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Philosophy and Power in the Graeco-Roman WorldEssays in Honour of Miriam Griffin$
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Gillian Clark and Tessa Rajak

Print publication date: 2002

Print ISBN-13: 9780198299905

Published to Oxford Scholarship Online: January 2010

DOI: 10.1093/acprof:oso/9780198299905.001.0001

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‘Foolishness to the Greeks’: Jews and Christians in the Public Life of the Empire

‘Foolishness to the Greeks’: Jews and Christians in the Public Life of the Empire

(p.229) ‘Foolishness to the Greeks’: Jews and Christians in the Public Life of the Empire
Philosophy and Power in the Graeco-Roman World

Loveday Alexander

Oxford University Press

This chapter examines the hypothesis that the multifarious activities of philosophers created a philosophy-shaped hole, a template within the structures of imperial public life, ready to be exploited by Jews and Christians who were themselves excluded from the normal channels that facilitated exercise of power within those structures. Advising rulers, seeking to attract the interest of elite citizens, inspiring resistance, and discoursing on the nature, forms, and exercise of power: all of these modes of connection between philosophy and power can be paralleled within the discourses of self-presentation constructed by Jews and Christians. The chapter considers the narrative of Paul's mission in the Acts of the Apostles, particularly at the way in which it constructs the task of evangelizing the cities of the Empire through the use of public and private space, and at some of the contested ways in which the paradigm of the resistant philosopher is used to explore the limitations of power.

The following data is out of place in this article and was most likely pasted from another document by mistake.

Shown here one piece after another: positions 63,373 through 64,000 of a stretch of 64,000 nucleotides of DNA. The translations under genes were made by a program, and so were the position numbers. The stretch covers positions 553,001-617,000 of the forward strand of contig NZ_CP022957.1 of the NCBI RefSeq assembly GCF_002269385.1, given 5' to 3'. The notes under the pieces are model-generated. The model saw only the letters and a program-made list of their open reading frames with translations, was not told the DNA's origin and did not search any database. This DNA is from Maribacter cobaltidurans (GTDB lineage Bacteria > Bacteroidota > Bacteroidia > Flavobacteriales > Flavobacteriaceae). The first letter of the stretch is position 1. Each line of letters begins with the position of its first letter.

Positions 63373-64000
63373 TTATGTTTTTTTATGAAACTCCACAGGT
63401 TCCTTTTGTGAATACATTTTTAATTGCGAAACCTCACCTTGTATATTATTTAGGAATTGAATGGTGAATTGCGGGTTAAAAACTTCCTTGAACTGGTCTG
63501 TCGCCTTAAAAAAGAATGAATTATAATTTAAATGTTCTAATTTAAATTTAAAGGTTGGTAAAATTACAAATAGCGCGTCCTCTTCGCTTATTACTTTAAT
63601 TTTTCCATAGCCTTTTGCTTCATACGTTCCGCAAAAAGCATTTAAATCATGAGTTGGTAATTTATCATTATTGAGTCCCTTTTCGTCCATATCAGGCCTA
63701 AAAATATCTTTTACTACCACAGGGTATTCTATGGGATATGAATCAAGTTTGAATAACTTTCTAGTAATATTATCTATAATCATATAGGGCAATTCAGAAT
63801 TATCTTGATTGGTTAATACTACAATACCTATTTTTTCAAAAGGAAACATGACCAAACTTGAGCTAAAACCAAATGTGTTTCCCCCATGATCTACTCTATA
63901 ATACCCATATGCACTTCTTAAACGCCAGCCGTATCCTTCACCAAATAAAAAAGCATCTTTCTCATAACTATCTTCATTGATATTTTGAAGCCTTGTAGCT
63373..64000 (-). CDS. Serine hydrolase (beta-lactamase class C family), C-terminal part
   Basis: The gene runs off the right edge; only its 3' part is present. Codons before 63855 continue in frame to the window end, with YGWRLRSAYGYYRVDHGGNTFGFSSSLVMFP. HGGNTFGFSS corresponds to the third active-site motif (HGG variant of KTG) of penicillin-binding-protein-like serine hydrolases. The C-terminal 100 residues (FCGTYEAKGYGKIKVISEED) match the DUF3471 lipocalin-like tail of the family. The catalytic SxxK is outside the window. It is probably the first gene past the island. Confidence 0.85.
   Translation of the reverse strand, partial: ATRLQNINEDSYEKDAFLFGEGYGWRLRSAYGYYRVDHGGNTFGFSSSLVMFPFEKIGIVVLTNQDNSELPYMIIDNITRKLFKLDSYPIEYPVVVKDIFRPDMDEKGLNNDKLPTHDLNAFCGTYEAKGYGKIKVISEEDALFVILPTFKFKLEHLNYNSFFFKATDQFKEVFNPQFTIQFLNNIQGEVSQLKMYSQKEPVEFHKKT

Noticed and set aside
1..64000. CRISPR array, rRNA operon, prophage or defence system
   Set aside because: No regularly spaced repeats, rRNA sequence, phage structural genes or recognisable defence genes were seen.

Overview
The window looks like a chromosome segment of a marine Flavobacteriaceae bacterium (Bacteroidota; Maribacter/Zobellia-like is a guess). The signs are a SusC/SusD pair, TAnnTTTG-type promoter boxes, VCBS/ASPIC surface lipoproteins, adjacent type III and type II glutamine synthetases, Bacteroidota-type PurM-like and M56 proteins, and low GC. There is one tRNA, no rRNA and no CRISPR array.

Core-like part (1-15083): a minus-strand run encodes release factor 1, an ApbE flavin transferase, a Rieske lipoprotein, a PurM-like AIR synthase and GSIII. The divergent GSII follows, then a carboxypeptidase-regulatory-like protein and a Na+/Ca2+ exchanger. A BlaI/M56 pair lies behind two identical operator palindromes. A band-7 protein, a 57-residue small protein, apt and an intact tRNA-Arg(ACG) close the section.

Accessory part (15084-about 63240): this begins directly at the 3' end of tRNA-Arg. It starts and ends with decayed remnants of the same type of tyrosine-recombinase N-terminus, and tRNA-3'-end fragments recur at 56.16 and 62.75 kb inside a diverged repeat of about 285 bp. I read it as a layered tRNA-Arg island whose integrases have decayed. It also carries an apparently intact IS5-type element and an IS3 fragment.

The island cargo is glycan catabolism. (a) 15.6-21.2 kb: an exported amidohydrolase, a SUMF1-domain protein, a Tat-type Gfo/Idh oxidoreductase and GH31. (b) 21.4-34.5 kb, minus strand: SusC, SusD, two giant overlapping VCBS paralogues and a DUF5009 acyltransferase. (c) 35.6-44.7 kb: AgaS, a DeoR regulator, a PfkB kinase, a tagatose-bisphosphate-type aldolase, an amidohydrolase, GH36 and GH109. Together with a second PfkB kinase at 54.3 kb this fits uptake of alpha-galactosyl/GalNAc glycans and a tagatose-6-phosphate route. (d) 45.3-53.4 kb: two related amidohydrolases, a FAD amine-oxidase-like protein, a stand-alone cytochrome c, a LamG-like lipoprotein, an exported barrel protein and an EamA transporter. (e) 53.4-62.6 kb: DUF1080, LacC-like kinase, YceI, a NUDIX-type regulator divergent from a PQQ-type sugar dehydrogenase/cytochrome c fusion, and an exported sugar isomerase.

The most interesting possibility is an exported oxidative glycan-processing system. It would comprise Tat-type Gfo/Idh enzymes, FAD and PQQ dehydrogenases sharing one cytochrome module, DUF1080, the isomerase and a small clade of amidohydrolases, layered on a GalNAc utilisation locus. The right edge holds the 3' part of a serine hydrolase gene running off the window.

Keywords:   Jews, Christians, Paul, Acts of the Apostles, power

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